Sunday, September 3, 2017

1,248 words

Arriving at the spot, the place where I and the machine part was anticipated; it is a known junction, a place where we, as wild animals must part with our creature comforts. Gliding through the grass down the short slope to the edge of the trees, I couldn’t help but notice the dominance of noise coming from the highway in front of me – a four lane of reasonable size, with reasonable amounts of traffic on this, the Labor Day weekend holiday. So predominant was the noise that I longed for the silence of the trees, the whispering of the wind as it coalesced through moving branches, pleasantly disturbed leaves hovering over solemn ground; dirt. Having experienced this trail before, I knew ahead of me the wild noises of nature would again resume and that silence would be an off-key to the ever-present noise of nature. Walking faster, I found myself slowly sifting through the sound – able to channel the noise of the large trees moving over the noise of the large trucks somewhere to my rear.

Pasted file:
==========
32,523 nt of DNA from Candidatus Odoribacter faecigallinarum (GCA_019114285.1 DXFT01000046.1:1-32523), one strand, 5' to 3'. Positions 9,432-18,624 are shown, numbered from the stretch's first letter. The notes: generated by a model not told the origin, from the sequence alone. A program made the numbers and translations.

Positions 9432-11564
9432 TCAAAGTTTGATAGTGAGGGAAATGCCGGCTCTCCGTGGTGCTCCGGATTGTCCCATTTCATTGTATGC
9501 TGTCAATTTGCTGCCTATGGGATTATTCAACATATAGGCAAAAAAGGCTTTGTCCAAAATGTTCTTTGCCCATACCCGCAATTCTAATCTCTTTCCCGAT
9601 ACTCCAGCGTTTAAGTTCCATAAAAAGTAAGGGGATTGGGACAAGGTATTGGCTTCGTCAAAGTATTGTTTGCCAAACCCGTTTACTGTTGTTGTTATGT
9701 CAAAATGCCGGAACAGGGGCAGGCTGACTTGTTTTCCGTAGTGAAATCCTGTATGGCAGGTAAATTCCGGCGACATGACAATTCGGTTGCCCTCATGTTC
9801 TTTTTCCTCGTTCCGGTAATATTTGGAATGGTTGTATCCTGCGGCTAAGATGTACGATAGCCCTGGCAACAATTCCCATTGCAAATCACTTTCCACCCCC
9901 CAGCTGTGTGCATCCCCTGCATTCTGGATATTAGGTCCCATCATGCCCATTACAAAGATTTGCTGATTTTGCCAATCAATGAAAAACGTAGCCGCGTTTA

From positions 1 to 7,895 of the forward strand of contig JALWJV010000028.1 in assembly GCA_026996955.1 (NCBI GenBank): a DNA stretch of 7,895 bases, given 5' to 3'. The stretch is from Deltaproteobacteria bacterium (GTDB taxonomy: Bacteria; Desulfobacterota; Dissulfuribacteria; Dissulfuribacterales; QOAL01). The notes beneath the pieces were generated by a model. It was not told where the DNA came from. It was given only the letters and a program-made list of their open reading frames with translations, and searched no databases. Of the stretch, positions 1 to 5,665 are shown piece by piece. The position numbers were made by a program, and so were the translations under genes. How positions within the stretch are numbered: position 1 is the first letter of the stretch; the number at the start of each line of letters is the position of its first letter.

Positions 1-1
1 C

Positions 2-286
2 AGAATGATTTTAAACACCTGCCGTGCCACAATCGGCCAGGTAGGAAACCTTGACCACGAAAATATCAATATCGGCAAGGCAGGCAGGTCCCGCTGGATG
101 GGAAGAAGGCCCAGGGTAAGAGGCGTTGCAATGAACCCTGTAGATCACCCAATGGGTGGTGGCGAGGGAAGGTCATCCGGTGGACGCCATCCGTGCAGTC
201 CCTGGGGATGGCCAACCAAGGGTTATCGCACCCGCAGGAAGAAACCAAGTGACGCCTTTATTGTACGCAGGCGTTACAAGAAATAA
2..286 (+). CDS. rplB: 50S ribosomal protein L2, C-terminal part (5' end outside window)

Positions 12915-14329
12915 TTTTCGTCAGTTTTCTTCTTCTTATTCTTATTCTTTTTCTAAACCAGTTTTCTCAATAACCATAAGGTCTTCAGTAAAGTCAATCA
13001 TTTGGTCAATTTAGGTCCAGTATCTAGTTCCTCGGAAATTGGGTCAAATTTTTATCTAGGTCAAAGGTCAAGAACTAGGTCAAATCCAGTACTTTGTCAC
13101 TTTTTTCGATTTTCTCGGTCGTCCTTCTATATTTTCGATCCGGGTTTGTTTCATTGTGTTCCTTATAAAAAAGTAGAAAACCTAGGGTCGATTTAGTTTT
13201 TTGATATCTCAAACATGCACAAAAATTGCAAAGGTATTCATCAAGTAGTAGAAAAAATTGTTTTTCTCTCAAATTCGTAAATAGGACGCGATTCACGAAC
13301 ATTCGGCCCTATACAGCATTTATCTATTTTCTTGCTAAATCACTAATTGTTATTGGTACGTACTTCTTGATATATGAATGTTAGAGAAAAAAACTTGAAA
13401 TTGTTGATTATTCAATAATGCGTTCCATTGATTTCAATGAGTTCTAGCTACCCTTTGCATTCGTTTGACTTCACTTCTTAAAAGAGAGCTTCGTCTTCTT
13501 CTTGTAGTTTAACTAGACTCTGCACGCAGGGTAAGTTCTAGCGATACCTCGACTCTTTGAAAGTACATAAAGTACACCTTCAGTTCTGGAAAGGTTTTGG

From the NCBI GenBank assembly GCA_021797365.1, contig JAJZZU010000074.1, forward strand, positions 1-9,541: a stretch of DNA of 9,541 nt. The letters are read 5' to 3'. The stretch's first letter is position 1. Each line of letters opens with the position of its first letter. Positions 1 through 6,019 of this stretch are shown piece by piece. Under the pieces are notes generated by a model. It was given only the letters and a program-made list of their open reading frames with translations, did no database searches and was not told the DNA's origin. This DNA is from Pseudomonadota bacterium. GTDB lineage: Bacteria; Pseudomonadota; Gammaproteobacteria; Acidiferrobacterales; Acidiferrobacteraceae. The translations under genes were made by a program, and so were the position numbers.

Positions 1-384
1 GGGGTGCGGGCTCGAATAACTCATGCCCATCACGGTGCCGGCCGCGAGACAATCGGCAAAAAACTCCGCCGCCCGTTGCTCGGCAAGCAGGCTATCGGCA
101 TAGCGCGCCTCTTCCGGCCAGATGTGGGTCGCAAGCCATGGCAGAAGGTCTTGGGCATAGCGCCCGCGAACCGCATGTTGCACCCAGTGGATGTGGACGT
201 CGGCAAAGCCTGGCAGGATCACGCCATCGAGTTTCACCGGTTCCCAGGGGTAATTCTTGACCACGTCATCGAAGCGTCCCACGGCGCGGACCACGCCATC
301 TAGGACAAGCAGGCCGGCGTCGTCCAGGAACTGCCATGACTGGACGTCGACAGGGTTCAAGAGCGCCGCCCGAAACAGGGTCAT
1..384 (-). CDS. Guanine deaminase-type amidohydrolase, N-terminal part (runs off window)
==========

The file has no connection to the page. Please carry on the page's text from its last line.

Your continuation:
I am unaware of exactly the transition happens – and it’s not like a faucet being shut off, but more of a downpour to a trickle to a droplet – occurring but not exactly easily measurable. And at this point, I found my speed decreasing, my need for a silently supportive space having come into existence. For this blissful place, surrounded by green and earthen tones on all sides, I was grateful. The trail continued to wind up into the range – gaining elevation on the macro scale, though feeling more variance in the undulations at present in the micro.